Bake the flapjacks for 35 minutes, until they are a golden caramel brown. (Overcooking will make your flapjacks hard and dark – 35 minutes will give you crisp edges and a nice squashy middle, but some people prefer a crispier flapjack, so adjust the cooking time to your liking.) Remove from the oven and leave in the tin for ten minutes, then use a spatula to mark the flapjacks into 25 squares. Allow the flapjacks to cool completely before moving them into an airtight tin (or cramming the lot into your face – I’ll leave it up to you).

11 Replies to “Flapjacks”

  1. Ours came with us to a friend’s barbecue this evening, and are, as of about midnight, when the coffees came out, no more. They had a short, but good life.

  2. ‘ere, when you say rolled oats, can I use good ol’ fashioned porridge oats or do I need to improvise with the use of some ex-Soviet Union agricultural equipment that I’ve just bought from a farmer in Pleven? I’m a petrol head when I’m not cooking. Do I need to use butter or can I use some old engine oil that I’ve just drained from a USSR era tractor?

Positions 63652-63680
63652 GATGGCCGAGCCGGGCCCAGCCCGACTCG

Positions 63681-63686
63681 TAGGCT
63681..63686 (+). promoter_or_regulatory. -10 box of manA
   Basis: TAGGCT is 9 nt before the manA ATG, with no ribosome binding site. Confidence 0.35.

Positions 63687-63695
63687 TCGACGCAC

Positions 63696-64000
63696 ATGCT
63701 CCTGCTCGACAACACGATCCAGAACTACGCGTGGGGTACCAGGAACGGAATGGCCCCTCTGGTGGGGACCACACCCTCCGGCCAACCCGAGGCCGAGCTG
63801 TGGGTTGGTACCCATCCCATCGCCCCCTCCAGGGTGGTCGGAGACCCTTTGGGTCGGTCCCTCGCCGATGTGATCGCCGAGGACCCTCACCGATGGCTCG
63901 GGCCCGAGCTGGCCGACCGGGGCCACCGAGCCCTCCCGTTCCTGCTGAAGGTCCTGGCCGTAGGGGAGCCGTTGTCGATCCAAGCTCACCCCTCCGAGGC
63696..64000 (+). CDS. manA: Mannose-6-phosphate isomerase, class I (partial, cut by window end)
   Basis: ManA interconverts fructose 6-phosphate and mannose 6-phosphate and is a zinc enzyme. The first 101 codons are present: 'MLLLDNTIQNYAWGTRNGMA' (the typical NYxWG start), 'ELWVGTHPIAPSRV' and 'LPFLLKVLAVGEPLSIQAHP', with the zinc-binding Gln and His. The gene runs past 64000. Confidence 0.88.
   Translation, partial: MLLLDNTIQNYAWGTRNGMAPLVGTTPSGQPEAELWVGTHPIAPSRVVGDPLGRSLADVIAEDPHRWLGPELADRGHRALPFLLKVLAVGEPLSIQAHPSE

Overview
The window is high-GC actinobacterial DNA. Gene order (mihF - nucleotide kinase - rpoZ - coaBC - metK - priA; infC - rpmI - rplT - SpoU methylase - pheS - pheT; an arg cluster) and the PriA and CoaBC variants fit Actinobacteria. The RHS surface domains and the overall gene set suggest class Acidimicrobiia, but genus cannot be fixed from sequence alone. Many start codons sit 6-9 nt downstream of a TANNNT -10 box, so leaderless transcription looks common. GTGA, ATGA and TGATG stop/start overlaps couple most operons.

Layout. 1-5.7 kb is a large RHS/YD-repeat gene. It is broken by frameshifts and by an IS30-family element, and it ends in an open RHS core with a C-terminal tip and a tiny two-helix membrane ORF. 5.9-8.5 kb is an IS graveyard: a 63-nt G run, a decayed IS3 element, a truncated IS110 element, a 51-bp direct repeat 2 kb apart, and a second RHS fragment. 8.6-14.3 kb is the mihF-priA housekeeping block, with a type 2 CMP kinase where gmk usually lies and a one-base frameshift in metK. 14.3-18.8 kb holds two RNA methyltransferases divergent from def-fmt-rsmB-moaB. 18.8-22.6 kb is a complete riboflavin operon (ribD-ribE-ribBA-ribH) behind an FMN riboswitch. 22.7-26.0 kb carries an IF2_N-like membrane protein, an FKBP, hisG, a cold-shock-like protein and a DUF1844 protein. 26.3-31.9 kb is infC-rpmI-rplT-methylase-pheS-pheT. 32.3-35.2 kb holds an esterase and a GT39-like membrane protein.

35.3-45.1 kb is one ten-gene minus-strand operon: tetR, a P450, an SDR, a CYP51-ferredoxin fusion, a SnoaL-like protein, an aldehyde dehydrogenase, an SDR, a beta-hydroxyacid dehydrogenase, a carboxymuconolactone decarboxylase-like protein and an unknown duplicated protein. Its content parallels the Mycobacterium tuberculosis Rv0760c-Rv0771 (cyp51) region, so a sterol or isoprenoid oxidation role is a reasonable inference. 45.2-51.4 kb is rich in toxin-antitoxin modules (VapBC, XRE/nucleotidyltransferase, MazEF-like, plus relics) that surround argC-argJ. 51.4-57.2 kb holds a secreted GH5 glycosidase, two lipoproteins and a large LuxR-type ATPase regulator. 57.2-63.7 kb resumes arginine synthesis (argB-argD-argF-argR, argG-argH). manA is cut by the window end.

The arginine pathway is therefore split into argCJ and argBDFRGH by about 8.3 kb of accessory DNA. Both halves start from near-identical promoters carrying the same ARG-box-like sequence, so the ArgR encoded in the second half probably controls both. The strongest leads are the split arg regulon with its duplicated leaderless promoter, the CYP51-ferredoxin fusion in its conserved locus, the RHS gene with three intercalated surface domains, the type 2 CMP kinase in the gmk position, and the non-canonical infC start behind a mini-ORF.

3. Regular porridge oats are fine – rolled oats are simply a squashed, flattened oat, and many of the ‘porridge oats’ you see on sale are, in fact, rolled. All the same, I think I’ll stick with recommending butter rather than engine oil. 😉

  4. Hello Liz –

    I discovered your blog a couple of weeks ago (whilst goggling for chipotle salsa recipes – yours was very good, btw), and have been reading ever since: lovely.

    Here, we like to turn our flapjacks into flapjack sandwiches – a layer of the oat mixture, followed by a layer of raspberry jam, then a layer of the oat mixture again. Even more unhealthy and artery-clogging but very, very delicious – and great for elevenses.

  5. Just made a tray of that and they were beautiful!! They are Dave’s favourite and I am not sure how many there will be left by the time he comes back from work!! x

  6. Glad to see you aren’t doing any of this pre-wedding dieting nonsense, V! (Do you remember the health food shop from school? Ugh.) It happens that we’ve booked a table at the restaurant you’re having the reception at this evening; I shall take notes and provide you with feedback!

  7. Dave thought those flapjacks were ABSOULTELY GORGEOUS!! My pre-wedding dieting is not working at all because I also baked a tray of chocolate chunk muffins yesterday for Jack!!

  8. I started making them for Christmas goodies for a family whose little lad needs to be egg-free. I got quite creative with them and now they're the cake of choice for Christmas for most of my adult friends also. I cover them in chocolate, and add other things, like glace fruits, dried apricots and cranberries, honey, whatever, to the mixture. The best so far, which someone suggested on my blog, is crystallised ginger.

    Of course you can't go wrong with a simple flapjack, but I do like to gild the lily…